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We're thinking about getting a cat. What do we need to know?

(53 Posts)
Wrybread Mon 23-Dec-19 21:16:28

Ds2 has always been scared of cats, but last week we met a relative's shorthaired exotic cat (shorthaired version of a Persian) and not only wasn't he scared, he said he'd like us to have one. (For extra info, he used to be scared of dogs but his dad got a dog and he's much better with that breed of dog now)

This type of cat is naturally quiet, friendly and doesn't tend to hunt or pounce etc

We're not going to get one straight away, we're thinking sometime after Easter.

But as I've never had a cat, I don't know what we need to know. Is it a good idea to get the same breed? And is there anything I need to know about caring for a shorthaired exotic cat?

And is it better to get a kitten or an older cat?

OP’s posts: |
ememem84 Mon 23-Dec-19 21:21:45

Get a rescue.

Winterdaysarehere Mon 23-Dec-19 21:21:52

Ime better to get 2 dkittens.
They can use needle claws and teeth on each other instead of your soft furnishings and your arms...
And company when you aren't in!!

Pixilicious Mon 23-Dec-19 21:22:57

Get 2 kittens and please get rescue ones rather than from a breeder

Olliephaunt4eyes Mon 23-Dec-19 21:26:43

Agree that cats are better in pairs.

Agree in advance if they will be indoor cats or outdoor cats. Also, who is responsible for changing the cat litter.

clanger71 Mon 23-Dec-19 21:35:14

I love my British Shorthair boy to bits (loves company but not a lap cat, never bit, scratched or hissed, nosey as anything and thick as mince grin), but if I was going to do the whole thing again, I'd get an older cat I think. Kittens are adorable but they'll probably scratch your stuff a bit at first, whereas an older one would be less likely I think. Also, with an older cat, you'll be able to ask the rescue what it's personality is like, particularly useful if your DS2 might be a bit wary at first. Good luck!!!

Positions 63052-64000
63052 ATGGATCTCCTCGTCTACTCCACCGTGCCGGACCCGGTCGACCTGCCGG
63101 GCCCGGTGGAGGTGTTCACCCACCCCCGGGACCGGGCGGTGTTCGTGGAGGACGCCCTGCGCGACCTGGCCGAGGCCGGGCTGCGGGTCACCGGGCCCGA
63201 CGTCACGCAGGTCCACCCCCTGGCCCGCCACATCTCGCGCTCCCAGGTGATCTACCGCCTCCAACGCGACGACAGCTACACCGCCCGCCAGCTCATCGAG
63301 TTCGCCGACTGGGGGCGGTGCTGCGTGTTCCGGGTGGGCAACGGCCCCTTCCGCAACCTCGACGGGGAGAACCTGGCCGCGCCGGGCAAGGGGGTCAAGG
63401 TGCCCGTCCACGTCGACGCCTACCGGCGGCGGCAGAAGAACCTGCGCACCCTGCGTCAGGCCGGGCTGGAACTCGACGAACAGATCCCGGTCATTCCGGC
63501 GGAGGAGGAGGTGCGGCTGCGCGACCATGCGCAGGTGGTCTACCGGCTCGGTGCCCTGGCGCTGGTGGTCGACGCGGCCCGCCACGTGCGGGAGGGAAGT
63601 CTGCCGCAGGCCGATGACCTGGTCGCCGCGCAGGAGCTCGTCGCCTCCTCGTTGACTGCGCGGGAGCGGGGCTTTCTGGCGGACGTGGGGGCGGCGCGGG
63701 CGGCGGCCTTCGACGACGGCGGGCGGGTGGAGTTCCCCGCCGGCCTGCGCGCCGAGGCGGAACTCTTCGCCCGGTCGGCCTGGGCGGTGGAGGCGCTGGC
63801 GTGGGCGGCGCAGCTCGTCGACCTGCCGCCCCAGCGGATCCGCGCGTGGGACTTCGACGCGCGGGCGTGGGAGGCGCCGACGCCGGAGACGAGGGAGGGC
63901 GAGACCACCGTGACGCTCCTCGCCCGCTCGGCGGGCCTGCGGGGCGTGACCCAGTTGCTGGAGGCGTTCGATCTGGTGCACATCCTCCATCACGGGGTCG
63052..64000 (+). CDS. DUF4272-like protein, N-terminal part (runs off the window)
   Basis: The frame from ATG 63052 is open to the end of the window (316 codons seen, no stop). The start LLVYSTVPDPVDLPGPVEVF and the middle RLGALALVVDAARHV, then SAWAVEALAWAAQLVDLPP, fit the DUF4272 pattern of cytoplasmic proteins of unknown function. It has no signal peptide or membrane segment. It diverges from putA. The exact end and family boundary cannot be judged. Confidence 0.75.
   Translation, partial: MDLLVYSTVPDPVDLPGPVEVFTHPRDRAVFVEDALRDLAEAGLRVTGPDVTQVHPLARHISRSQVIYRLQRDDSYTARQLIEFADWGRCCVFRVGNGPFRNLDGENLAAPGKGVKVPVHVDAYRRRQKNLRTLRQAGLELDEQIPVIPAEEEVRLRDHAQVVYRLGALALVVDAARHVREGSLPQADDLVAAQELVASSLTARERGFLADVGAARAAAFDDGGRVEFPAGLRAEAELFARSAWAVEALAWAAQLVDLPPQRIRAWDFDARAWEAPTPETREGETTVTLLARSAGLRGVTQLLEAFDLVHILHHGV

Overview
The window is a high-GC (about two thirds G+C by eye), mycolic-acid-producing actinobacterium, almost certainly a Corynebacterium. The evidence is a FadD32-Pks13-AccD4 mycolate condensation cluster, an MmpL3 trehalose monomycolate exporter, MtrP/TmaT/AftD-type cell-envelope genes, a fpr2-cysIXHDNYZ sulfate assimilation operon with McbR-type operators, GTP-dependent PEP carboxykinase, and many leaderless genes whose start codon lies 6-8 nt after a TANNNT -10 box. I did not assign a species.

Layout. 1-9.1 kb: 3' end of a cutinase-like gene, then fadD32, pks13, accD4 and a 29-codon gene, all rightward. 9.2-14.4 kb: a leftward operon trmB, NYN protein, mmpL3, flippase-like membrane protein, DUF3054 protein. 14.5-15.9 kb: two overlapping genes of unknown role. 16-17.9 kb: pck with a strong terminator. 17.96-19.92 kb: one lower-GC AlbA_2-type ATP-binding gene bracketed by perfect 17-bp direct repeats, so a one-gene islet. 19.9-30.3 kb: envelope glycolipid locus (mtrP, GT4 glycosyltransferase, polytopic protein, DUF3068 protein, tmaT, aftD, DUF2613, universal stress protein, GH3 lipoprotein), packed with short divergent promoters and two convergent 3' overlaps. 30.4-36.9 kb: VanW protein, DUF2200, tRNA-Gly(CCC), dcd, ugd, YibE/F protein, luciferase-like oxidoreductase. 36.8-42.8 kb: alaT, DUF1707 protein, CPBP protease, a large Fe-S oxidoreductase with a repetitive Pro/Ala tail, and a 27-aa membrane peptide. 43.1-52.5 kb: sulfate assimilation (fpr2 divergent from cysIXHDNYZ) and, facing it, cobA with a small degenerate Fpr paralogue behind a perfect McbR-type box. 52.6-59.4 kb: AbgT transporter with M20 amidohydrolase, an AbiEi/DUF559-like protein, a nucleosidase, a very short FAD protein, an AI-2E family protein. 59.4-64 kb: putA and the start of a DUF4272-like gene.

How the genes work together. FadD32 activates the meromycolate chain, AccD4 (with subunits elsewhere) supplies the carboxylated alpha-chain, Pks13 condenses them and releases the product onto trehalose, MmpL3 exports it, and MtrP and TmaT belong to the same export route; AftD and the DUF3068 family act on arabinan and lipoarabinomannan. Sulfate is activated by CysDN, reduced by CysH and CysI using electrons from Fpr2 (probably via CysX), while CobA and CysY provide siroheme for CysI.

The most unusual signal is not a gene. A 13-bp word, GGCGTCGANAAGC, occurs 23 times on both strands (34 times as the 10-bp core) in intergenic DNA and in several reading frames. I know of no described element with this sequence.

Fluffycloudland77 Mon 23-Dec-19 21:36:50

You can get breed rescues if you particularly want that breed, the breed will have it’s own society/club with breeder lists & welfare pages.

gumpforestgump Mon 23-Dec-19 21:41:45

Burmese and Siamese are really loving and friendly IME - perfect for children - If you find a breed based rescue you can find an adult cat which can be assessed for your family fit. Siamese do like company though. Best someone home a lot or get 2!

VimFuego101 Mon 23-Dec-19 21:43:43

Bear in mind that kittens naturally scratch and bite as part of their playing - either with a companion or by pouncing on your toes grin if you think that will make him nervous then best to get an older one.

ClientListQueen Mon 23-Dec-19 21:45:04

I would lean towards an older one
Mine is a rescue, never scratches, doesn't hunt and loves bear hugs
Often found being carted about by neighbours small child while he blinks adoringly at her (he hates being picked up but children are allowed) confused she calls him Lolly and smothers him with kisses. You literally cannot give him enough fuss, he laps it up

FamilyOfAliens Mon 23-Dec-19 21:46:10

Agree with op - get a rescue.

And work out how much you’ll be paying in insurance, flea and worm treatments, vaccinations, boarding for when you go away. Also, who’s going to be feeding, cleaning out the litter tray, administering medication etc.

Then you’re good to go!

gumpforestgump Mon 23-Dec-19 21:51:47

Oh in terms of what to know

- cats are awesome
- pretty low maintenance
- they sleep so much it’s unfair
- they will sleep in boxes, on your newspaper, freshly washed clothes, but not the beautiful beds you buy them!
- you can feed mix of wet and dry food.
- they take a while to settle in to home especially if an older cat.
- kittens can be hard work and bit scratchy and bitey but very funny!
- adult rescue cat would allow you to see the cats developed personality - bonus! Get a rescue smile

Downsides
- they will scare you a lot when they don’t come home occasionally 😞
- they will claw carpet and furniture. Usually bottom step on stairs and edge of sofas and beds in my experience.
- litter trays aren’t fun (careful if pregnant), but better than pooing in your neighbours garden and then hating you perhaps?

TheLongRider Mon 23-Dec-19 21:52:45